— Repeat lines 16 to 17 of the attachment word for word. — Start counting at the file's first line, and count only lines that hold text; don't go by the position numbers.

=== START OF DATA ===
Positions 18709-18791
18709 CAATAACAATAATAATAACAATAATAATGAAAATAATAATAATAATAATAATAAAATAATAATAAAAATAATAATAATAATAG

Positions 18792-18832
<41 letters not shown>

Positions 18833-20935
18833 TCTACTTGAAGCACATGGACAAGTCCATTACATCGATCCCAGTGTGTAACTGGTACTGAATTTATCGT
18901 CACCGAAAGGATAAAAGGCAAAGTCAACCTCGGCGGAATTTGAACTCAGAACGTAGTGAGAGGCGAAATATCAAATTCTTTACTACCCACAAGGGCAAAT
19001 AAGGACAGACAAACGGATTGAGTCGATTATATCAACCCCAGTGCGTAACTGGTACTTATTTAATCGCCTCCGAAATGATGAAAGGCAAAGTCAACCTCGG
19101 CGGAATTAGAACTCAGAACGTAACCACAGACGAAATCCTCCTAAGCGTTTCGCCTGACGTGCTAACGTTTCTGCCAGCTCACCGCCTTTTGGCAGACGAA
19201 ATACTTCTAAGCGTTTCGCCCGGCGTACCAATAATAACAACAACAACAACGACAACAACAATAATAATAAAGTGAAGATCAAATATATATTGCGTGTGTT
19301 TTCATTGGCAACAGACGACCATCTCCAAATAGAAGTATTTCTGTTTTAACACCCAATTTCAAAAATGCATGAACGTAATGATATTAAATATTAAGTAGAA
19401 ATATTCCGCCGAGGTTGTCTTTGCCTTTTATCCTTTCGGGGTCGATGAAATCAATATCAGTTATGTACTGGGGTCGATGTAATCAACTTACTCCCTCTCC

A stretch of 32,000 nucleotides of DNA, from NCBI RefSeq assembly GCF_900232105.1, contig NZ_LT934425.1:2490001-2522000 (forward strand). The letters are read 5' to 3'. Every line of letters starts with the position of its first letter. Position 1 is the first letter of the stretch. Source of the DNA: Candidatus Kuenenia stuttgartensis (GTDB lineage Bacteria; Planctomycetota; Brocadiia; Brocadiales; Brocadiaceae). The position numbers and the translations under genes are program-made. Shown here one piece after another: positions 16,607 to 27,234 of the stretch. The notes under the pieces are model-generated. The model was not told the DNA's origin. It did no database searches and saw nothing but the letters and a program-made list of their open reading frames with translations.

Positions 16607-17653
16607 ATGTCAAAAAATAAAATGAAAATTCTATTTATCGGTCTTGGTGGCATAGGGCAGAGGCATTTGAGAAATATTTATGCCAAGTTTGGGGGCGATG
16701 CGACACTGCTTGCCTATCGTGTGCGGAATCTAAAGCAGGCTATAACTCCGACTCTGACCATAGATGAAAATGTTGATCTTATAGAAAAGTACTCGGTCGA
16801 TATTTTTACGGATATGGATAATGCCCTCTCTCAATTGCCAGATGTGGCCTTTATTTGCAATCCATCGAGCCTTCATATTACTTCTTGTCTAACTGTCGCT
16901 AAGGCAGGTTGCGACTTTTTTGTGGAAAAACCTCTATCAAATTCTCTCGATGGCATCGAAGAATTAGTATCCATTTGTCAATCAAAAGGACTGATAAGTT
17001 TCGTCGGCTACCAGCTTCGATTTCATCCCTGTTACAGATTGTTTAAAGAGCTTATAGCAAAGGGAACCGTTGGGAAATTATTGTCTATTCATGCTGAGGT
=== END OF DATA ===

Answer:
16701 CGACACTGCTTGCCTATCGTGTGCGGAATCTAAAGCAGGCTATAACTCCGACTCTGACCATAGATGAAAATGTTGATCTTATAGAAAAGTACTCGGTCGA
16801 TATTTTTACGGATATGGATAATGCCCTCTCTCAATTGCCAGATGTGGCCTTTATTTGCAATCCATCGAGCCTTCATATTACTTCTTGTCTAACTGTCGCT